Note: This entry has been restored from old archives.

All these years I’ve been making regular use of good old std::endl without realising that it is a templated function! We live in a crazy world. Somewhere in the back of my head I guess I’d just assumed it was simply platform-dependant constant… not quite.

I came across this merry discovery when implementing a logger, since re-inventing the wheel is always so much fun. It isn’t as bad as it seems, the “logger” is basically just a matter of encapsulating the relevant utility code, weighing in at less than 500 lines of which more than half are API comments.

Anyway, I’d like my logger to act like a std::ostream, although I don’t want it to be a std::ostream really (preferring to avoid inheriting from such beasts without a really good reason.) The functionality is simple, it wraps a set of std::ostreams to send the output to. The important part is that it implements log levels and and log message classes (which you can register and name if you wish.) At any one time there is a log threshold and a set of active classes. To keep things really simple it has a single output method that takes only a std::string ref.

Now I want to use it with good old << since that is comfortable and not unexpected so I implement:

template <typename T>
Log& operator<<(Log & log, T const & t) {
    std::ostringstream oss;
    oss << t;
    return log;

This seems to work swimmingly until I try the likes of log << std::endl, then it fails to compile. Eh, what on earth is std::endl that the template won’t catch it? A peak into the ostream C++ header tells us it is a function pointer:

  template<typename _CharT, typename _Traits>
    inline basic_ostream<_CharT, _Traits>&.
    endl(basic_ostream<_CharT, _Traits>& __os)
    { return flush(__os.put(__os.widen('n'))); }

Egads! So I implement this (bear with me):

Log& Ephedrine::operator<<(Log & log, std::ostream& (*fn)(std::ostream&)) {
    std::ostringstream oss;
    return log;

And now I can do this:

g_log << Log::NORMAL << "Normal log output.  A number is " << 2.123 << std::endl;
g_log << Log::VERBOSE << "Verbose log output." << std::endl;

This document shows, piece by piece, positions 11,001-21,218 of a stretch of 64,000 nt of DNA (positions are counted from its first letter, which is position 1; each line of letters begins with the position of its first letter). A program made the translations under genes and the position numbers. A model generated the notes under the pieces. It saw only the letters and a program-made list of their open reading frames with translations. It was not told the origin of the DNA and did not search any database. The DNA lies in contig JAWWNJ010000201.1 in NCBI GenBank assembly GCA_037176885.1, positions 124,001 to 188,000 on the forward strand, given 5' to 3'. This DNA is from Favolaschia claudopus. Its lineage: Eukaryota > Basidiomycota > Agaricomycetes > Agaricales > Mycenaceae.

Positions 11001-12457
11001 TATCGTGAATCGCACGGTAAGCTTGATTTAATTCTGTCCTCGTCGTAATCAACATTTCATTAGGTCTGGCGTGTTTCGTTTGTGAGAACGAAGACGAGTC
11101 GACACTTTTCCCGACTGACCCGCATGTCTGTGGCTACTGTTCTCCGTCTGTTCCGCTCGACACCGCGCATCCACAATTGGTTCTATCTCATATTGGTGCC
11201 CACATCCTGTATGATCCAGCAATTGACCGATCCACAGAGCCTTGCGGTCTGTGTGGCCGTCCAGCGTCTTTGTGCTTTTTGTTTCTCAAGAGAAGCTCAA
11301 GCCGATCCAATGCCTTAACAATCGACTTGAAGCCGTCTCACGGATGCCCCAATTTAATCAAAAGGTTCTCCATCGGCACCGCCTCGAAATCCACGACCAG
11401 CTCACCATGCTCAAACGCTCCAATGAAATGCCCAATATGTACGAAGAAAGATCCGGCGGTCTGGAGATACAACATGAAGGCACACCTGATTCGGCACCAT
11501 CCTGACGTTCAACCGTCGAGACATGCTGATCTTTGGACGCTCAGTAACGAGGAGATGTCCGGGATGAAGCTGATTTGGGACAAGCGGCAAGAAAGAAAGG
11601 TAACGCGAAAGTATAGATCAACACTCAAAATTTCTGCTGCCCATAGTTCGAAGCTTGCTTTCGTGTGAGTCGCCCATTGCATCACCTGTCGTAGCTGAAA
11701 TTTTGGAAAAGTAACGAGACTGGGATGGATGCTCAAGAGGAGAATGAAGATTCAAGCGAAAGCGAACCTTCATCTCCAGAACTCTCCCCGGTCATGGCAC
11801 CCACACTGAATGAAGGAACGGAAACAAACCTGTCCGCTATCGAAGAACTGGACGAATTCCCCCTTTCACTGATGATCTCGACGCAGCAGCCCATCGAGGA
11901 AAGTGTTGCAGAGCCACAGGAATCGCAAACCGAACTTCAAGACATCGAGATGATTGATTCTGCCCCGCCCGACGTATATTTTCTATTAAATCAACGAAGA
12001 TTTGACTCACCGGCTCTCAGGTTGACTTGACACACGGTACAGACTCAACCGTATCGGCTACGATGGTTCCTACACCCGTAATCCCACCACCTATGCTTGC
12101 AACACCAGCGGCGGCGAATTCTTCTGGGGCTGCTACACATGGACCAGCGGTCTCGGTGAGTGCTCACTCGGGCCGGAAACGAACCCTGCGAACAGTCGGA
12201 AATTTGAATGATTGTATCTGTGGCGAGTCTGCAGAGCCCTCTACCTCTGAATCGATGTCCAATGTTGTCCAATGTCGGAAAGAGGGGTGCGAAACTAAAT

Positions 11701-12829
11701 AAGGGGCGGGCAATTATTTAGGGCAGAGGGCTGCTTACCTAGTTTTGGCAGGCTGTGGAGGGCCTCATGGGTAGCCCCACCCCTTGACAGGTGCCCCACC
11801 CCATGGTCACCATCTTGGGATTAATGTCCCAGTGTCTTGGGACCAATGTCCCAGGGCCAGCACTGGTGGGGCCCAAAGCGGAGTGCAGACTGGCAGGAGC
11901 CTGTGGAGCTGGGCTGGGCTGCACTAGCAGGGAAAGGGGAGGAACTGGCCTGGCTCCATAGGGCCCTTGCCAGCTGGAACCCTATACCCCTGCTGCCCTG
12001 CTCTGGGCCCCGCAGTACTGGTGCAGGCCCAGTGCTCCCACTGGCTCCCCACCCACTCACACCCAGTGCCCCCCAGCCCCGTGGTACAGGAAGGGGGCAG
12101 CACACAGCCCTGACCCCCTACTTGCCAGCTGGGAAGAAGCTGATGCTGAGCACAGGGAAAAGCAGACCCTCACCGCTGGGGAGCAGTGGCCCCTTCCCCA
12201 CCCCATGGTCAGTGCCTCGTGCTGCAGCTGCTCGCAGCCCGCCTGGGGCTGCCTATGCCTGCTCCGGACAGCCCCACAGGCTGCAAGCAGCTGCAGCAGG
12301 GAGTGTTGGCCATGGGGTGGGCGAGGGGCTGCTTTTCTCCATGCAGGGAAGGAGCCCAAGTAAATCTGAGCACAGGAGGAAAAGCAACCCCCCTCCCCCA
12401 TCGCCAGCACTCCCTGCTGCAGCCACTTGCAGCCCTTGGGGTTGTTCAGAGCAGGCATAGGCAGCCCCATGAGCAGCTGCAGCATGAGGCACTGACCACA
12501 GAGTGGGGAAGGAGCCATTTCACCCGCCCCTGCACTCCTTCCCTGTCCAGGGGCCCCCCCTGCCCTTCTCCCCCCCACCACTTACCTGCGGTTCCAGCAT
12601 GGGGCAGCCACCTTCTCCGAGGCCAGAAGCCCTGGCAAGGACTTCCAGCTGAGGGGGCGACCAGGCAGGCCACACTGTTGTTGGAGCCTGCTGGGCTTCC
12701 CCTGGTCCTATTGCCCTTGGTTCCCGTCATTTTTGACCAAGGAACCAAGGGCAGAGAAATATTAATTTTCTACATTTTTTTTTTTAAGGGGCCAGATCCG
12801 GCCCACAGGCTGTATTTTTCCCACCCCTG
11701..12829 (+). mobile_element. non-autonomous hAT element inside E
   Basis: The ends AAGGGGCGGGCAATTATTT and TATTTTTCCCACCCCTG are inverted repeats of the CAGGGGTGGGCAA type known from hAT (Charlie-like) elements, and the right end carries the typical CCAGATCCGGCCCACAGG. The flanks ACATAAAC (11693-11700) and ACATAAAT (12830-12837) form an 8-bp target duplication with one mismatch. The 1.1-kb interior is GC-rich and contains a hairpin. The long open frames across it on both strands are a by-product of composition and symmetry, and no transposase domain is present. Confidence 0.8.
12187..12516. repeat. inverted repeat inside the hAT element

But there’s more than one worm in this can. Note that in the definition above it calls flush on the ostream. In the doxygen comments it notes “This manipulator is often mistakenly used when a simple newline is desired, leading to poor buffering performance.” On checking the standard there it is too, this is std::endl by definition. I’ve never used ostreams, thus never std::endl, in performance critical code but I’ll have to keep this in mind if I ever do! In all of the C++ books I’ve read, a fairly large number, I don’t recall ever seeing this noted anywhere.

This brings into mind a question of design. I’ve avoided being an std::ostream yet gone and used std::endl, and std::endl is supposed to flush the stream (by definition, it’s in the standard, see section My current implementation doesn’t flush the streams, so what should I do?

  • A) Not care.
  • B) Reimplement as Log::endl (which will ultimately call std::endl and thus end up flushing the streams!)
  • C) Create a special case specifically for std::endl.

I don’t like the first option, not my way of doing things by preference (alas, it has been known to happen.) The second option is easy to implement but will feel unnatural to the user (a moot point, I’m the sole user!) The third option smells “wrong,” but I already decided to do it didn’t I, and I went one step worse and broke the guarantee for std::endl (albeit probably mostly unknown.)

Is C really enough though? No, it turns out. Aside from breaking the flush guarantee it also doesn’t go quite far enough. Think about std::hex and similar modifiers. By converting them to a string (an empty string) before writing to the underlying std::ostreams their meaning is lost. My original implementation above is, in essence, an abomination.

In the end I settled on E: templates. What I should have done in the first place, but avoided since I was hung up on pimpl at the time (templates and pimpl don’t mix well.)

template <typename T>
void Log::output(T const & t) {
    ... /prep/
        BOOST_FOREACH(std::ostream & os, m_osList) {
            os << t;

One thought on “std::endl”

  1. std::endl is the devil incarnate, well not incarnate since std::endl isn’t but that’s beside the point.

    I remember stumbling across that it flushes the stream, and thinking to myself – Jesus, what a stupid thing for it to do.

    I still told my students to use it while avoiding it myself, because I’m a bastard like that…

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